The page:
List of things named after Kim Il-sung

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Kimilsungia is the namesake flower of Kim Il-sung.

Kim Il-sung was the founder and first leader of North Korea. Jane Portal, the author of Art Under Control in North Korea, assesses that: "[i]t is probably the case that Kim Il-sung [had] more buildings named after him during his lifetime than any other leader in history".[1] North Korea claims that "[m]ore than 480 streets, institutions and organizations in 100 countries were named after Kim Il Sung".[2] Since Kim Il-sung's name Il-sung (Hangul일성; Hanja日成) can mean "the Sun", many things named after him are actually called this way.[3]

List[edit]

Education and research[edit]

Museums[edit]

Streets, squares and parks[edit]

"Kim Il Sung Lane" in Damascus is one of as many as 450 streets around the world named after the North Korean president.

Awards[edit]

Other[edit]

A plaque dedicated to "Kimilsungism" at the Juche Tower

Named after the Sun[edit]

Proposed namings[edit]

  • "Kim Il-sung City" – proposed name for Pyongyang after Kim Il-sung's death. Another proposal was to name Pyongyang "Kim Jong-il City" and name Seoul "Kim Il-sung City" once reunification would be attained.[36]

See also[edit]

References[edit]

  1. ^ Portal 2005, p. 90.
  2. ^ ""Kim Il Sung's Korea", Special Write-ups to Centenary of His Birth (27)". web.archive.org. KCNA. 13 April 2012. Archived from the original on 12 October 2014. Retrieved 8 October 2015.
  3. ^ a b Lim 2015, p. 88.
  4. ^ a b c d e f g Lim 2015, p. 37.
  5. ^ a b c "The best North Korean schools named after Kim Il Sung" (PDF). 3 February 2014. Retrieved 8 October 2015.
  6. ^ Andrei Lankov (3 November 2008). "(260) Kim Il-sung University". koreatimes. Retrieved 9 July 2015.
  7. ^ "13th Supreme People's Assembly election compilation". North Korean Economy Watch. 9 March 2014. Retrieved 25 November 2015.
  8. ^ "August Name of Kim Il Sung" (PDF). Bulletin. krld.pl. p. 2. Retrieved 10 December 2015.
  9. ^ Demick, Barbara (2009). Nothing to Envy: Ordinary Lives in North Korea. Random House Publishing Group. p. 145. ISBN 978-0-385-52961-7.
  10. ^ Lim 2015, p. 48.
  11. ^ "South Hamgyong Museum of the Revolutionary Activities of Comrade Kim Il Sung, Hamhung". Flickr. Retrieved 31 May 2016.
  12. ^ "Sinuiju". Korea Konsult. Retrieved 18 March 2016.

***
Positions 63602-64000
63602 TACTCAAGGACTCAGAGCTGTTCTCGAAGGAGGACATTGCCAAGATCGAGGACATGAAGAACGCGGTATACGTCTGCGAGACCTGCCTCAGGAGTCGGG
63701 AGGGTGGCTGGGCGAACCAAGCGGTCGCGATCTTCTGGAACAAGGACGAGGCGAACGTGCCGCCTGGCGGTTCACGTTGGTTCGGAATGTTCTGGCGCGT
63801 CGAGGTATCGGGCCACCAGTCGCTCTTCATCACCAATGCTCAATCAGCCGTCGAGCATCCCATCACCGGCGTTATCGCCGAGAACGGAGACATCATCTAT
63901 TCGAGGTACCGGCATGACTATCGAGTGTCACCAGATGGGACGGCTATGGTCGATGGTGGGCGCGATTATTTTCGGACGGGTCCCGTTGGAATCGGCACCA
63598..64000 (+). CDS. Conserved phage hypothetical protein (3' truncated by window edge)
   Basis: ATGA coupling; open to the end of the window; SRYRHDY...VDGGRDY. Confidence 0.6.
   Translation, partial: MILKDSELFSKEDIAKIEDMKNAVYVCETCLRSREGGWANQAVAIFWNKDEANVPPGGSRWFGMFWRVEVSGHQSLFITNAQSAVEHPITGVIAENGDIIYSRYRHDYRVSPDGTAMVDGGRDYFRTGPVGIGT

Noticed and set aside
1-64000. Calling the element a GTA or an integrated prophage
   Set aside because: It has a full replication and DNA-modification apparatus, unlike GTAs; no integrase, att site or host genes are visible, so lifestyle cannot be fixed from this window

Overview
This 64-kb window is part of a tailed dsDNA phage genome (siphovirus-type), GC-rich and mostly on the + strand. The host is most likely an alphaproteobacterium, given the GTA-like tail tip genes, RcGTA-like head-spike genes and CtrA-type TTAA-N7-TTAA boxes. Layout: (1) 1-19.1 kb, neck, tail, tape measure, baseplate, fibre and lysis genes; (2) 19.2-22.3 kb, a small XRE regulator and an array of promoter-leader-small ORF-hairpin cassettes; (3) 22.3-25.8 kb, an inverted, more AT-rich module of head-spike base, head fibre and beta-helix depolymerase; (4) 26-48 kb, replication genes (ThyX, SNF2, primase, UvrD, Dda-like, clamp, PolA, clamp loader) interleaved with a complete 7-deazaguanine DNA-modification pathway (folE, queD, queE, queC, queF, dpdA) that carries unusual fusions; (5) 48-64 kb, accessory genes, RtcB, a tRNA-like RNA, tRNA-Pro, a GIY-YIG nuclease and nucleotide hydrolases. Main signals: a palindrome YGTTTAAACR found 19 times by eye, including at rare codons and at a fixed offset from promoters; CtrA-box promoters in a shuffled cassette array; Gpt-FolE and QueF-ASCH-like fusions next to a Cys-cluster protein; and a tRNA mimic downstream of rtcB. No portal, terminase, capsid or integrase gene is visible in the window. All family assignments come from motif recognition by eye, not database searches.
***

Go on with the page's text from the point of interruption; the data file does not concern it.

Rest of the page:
13. ^ "South Pyongan Museum of the Revolutionary Activities of Comrade Kim Il Sung, Pyongsong". Flickr. Retrieved 31 May 2016.
  14. ^ Melvin, Curtis (15 May 2013). "North Korea's 'do it yourself' Kim Jong Un idolization campaign". NK News. Retrieved 18 March 2016.
  15. ^ "BBC Monitoring Alert - DPRK". WikiLeaks. BBC. 13 February 2013. Retrieved 18 March 2016.
  16. ^ "Kim Jong Il Gives Field Guidance to Different Fields in Wonsan City". KCNA. 27 April 2009. Archived from the original on 12 October 2014. Retrieved 18 March 2016.
  17. ^ "Officials of Trade Unions Start Study Tour of Mt. Paektu Area". KCNA. 10 June 2011. Archived from the original on 12 October 2014. Retrieved 18 March 2016.
  18. ^ Kwon & Chung 2012, p. 140.
  19. ^ Suki Kim (2014). Without You, There Is No Us: My secret life teaching the sons of North Korea's elite. Ebury Publishing. p. 116. ISBN 978-1-4735-2765-2. Retrieved 9 July 2015.
  20. ^ Charles K. Armstrong (2013). Tyranny of the Weak: North Korea and the World, 1950–1992. Cornell University Press. pp. &#91, 1924&#93. ISBN 978-0-8014-6893-3.
  21. ^ Paul Moorcraft (2011). Inside the Danger Zones: Travels to Arresting Places. Biteback Publishing. p. 273. ISBN 978-1-84954-280-7. Retrieved 9 July 2015.
  22. ^ Kate Mayberry (12 July 2012). "Wrestling with N Korean diplomacy – Al Jazeera Blogs". Al Jazeera Blogs. Retrieved 9 July 2015. Kate Mayberry
  23. ^ a b Elizabeth Whitman (31 August 2015). "Syria Pledges Support For North Korea, Kim Jong Un: Baath Party Praises Pyongyang For Strong Relations Amid 'Terrorism' Threats". International Business Times. Retrieved 8 October 2015.
  24. ^ Corfield, Justin (2014). "Kim Il Sung Square". Historical Dictionary of Pyongyang. Anthem Press. p. 86. ISBN 978-1-78308-341-1. Retrieved 8 March 2018.
  25. ^ Michael Breen (2012). Kim Jong-Il, Revised and Updated: Kim Jong-il: North Koreas Dear Leader, Revised and Updated Edition. John Wiley & Sons. p. 43. ISBN 978-1-118-15377-2. Retrieved 4 July 2015.
  26. ^ James Hoare (2012). "International Kim Il Sung Prize". Historical Dictionary of Democratic People's Republic of Korea. Scarecrow Press. p. 181. ISBN 978-0-8108-6151-0. Retrieved 4 July 2015.
  27. ^ a b c Kim Da Seul (22 June 2012). "Kim Il Sung's Image on Medals Changed". Daily NK. Retrieved 8 October 2015.
  28. ^ a b Lim 2015, p. 38.
  29. ^ Mark Edward Harris (2007). Inside North Korea. Chronicle Books. p. 33. ISBN 978-0-8118-5751-2. Retrieved 9 July 2015.
  30. ^ Ishiyama 2014, p. 145.
  31. ^ "What remains when socialism is removed from North Korea?". Daily NK. 1 September 2016. Retrieved 1 September 2016.
  32. ^ "'Juche(Self-Reliance)' Ideology". KBS. Retrieved 9 July 2015.
  33. ^ Portal 2005, p. 92.
  34. ^ Portal 2005, p. 93.
  35. ^ Kwon & Chung 2012, p. 72.
  36. ^ Mok Yong Jae (12 February 2012). "Kim Jong Il's Name Set for Widespread Use". Daily NK. Retrieved 9 July 2015.

Works cited[edit]